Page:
Foods to eat for better sleep
Did you know that insomnia, difficulty falling asleep or staying asleep, affects one out of four Americans each year? Disruptions in sleep patterns are often caused by stress or irregular routines, and can make life just plan miserable. Having insomnia can feel like a hopeless situation, but there’s good news.
By paying more attention to the foods you are eating throughout the day, you can you re-wire your body and your brain to sleep better, as well as decrease your chances of developing insomnia. There are certain foods that interact with the hormones that are in charge of regulating sleep and enhance their effectiveness, increasing the likelihood of deeper, longer sleep. There are also many foods that do the exact opposite.
Foods that may help promote sleep
Spinach: Spinach is a rich source of magnesium. In addition to being a muscle relaxer, research has also found that too little magnesium in your diet can make it hard to stay asleep. Fill up on spinach and other foods rich in magnesium like avocado, quinoa, bananas, nuts, seeds, beans and lentils.
Pistachios: One ounce of pistachios contain about 25 percent of your daily value of vitamin B6, a vitamin necessary for the production of serotonin and melatonin, hormones that help us get better sleep. Get your fill of B6 by consuming pistachios, along with a variety of foods containing vitamin B6 such as animal proteins like fish, chicken, turkey, pork, eggs and milk, along with whole grains and soy products such as edamame or tofu
Tart Cherry Juice: Researchers at the Universities of Pennsylvania and Rochester found that, when adults with chronic insomnia drank a cup of tart cherry juice twice a day, they experienced some relief in the severity of their insomnia. It’s suspected that tart cherries (and their juice) boost production of melatonin.
Edamame: Besides being a good source of vitamin B6, edamame (soy beans) contain a compound called isoflavones, which have been found to increase serotonin production. According to a 2015 Nutrition Journal study, adults who consumed two or more servings of soy per day slept longer and reported the best-quality sleep. Try other soy products such as tempeh, tofu and miso to get a boost of isoflavones.
Chamomile Tea: While drinking a mug of hot tea is a relaxing ritual all by itself, chamomile tea stimulates the release of glycine, a chemical that relaxes nerves and muscles and acts as a mild sedative.
Brown Rice: Eating more fiber could be your missing key to get better sleep. In a study published in the Journal of Clinical Sleep Medicine, eating fiber was associated with more restorative slow-wave sleep, meaning the more you eat, the better you sleep. This could be due to the fact that fiber prevents blood sugar surges that may lower melatonin. The average American only consumes about 13 grams of fiber daily, which is just about 50 percent of the recommended daily value. Up your fiber intake by adding more whole grains to your day such a brown rice, quinoa, barley and oats, as well as other fiber rich foods like legumes, vegetables and fruits.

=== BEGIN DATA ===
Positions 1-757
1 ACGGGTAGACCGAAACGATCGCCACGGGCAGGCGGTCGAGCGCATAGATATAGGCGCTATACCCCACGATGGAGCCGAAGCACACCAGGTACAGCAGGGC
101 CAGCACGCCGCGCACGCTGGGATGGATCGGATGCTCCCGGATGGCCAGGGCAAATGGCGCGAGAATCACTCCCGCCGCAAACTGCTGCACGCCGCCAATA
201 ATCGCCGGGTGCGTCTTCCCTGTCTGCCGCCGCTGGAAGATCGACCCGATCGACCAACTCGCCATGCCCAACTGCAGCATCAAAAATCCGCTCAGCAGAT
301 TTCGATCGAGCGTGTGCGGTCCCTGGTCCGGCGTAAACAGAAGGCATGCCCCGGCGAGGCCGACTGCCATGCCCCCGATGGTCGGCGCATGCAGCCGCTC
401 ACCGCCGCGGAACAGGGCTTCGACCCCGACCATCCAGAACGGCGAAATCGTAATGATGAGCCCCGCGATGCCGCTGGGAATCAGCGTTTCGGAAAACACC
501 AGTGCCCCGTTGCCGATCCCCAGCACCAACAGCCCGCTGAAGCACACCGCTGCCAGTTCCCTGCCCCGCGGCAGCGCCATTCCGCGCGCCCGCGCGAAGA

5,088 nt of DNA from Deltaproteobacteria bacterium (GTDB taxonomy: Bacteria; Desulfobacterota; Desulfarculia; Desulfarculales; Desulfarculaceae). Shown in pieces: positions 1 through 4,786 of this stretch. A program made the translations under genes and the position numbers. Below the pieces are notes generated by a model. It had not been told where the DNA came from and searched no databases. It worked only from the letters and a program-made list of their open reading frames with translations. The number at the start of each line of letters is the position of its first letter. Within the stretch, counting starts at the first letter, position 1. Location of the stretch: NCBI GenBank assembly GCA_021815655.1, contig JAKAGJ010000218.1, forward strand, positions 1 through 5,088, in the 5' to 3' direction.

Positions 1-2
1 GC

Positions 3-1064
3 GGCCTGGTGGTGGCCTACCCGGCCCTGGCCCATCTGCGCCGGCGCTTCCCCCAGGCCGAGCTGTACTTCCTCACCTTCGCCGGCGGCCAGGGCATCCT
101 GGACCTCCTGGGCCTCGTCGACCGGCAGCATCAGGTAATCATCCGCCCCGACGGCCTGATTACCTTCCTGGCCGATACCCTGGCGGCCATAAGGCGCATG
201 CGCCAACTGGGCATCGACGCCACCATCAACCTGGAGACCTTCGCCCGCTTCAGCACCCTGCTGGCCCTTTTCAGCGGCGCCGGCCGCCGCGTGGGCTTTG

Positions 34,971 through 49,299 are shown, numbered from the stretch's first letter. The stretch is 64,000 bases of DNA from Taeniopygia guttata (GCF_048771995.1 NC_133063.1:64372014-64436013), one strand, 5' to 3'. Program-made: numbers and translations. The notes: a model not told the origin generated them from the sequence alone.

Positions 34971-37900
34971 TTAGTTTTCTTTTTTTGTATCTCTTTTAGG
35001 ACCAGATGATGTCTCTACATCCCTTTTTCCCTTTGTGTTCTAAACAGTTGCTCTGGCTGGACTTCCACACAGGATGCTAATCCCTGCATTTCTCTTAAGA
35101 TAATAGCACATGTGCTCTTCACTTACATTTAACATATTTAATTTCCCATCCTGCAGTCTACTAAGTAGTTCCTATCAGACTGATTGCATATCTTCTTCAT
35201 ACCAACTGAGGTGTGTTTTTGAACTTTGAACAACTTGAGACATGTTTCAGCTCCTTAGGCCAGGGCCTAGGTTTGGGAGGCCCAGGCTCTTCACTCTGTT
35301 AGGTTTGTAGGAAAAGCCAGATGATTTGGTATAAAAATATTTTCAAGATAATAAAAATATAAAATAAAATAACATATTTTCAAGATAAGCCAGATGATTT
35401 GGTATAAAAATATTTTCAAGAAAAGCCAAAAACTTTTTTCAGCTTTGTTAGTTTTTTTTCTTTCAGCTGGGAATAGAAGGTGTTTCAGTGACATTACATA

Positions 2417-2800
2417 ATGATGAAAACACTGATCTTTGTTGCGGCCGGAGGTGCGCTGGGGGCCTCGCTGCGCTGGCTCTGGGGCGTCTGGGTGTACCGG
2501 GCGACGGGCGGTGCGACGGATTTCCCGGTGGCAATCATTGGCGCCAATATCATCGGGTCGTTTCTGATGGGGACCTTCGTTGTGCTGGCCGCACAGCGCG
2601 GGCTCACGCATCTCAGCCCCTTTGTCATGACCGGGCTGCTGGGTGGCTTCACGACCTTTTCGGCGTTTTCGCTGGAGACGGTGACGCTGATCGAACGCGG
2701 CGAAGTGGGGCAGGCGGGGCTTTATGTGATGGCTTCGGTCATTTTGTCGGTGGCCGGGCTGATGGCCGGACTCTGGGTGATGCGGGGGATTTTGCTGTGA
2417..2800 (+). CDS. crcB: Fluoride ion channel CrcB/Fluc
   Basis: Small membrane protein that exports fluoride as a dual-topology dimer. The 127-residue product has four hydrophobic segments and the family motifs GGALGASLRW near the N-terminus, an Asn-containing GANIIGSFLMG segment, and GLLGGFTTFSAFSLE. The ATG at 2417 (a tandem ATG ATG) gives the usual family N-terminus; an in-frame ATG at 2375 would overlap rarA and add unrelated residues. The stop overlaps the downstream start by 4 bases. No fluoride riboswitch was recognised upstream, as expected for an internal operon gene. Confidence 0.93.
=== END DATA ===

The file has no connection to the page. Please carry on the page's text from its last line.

Milk: Drinking a mug of warm milk to help you fall asleep may be more than just an old wives’ tale. Milk contains an amino acid called tryptophan that helps your body produce the sleep hormones serotonin and melatonin. It also contains calcium, which helps your body to absorb tryptophan more efficiently.
What foods should you avoid before sleep?
Afternoon caffeine: Did you know that it takes six hours for your body to process and eliminate just half of the caffeine you consume in one sitting? If you're drinking a cup of joe around 3 p.m. to make it through the afternoon slump, it could be keeping you awake at night. Besides contributing to insomnia, caffeine is a stimulant that can also increase feelings of nervousness, according to the National Sleep Foundation.
High-fat foods at night: Eating large amounts of fat slows down digestion and can cause heartburn, leaving you feeling uncomfortable, which can interfere with sleep quality. There’s also research to suggest consuming high-fat foods later in the day can disrupt circadian rhythms, leading to fragmented sleep.
Spicy foods at dinner/late night: Like fat, too much spice can be a trigger for indigestion and heartburn. Additionally, researchers have found that consuming spicy foods before bed can raise your body temperature, which may confuse the brain and disrupt your sleep as our body's core temperature normally drops as it gets closer to bedtime.
Alcohol at night: While alcohol might fuel deep sleep in the beginning of the night, the second half of your slumber will likely be more interrupted and full of strange dreams, as alcohol consumption promotes waking up often and missing out on deep sleep cycles.
Chocolate at night: Dark chocolate contains caffeine. If you have just a square or two for dessert, you likely have nothing to worry about. However, eating an entire chocolate bar could mean you are consuming as much caffeine as a can of soda.
High-sugar foods at night: Sugar digests rapidly in your system, causing quick and high spikes in your blood sugar. These blood sugar spikes could throw off some of your sleep hormones, leading to less restful sleep.
Mary Mosquera Cochran is a registered dietitian at The Ohio State University Wexner Medical Center.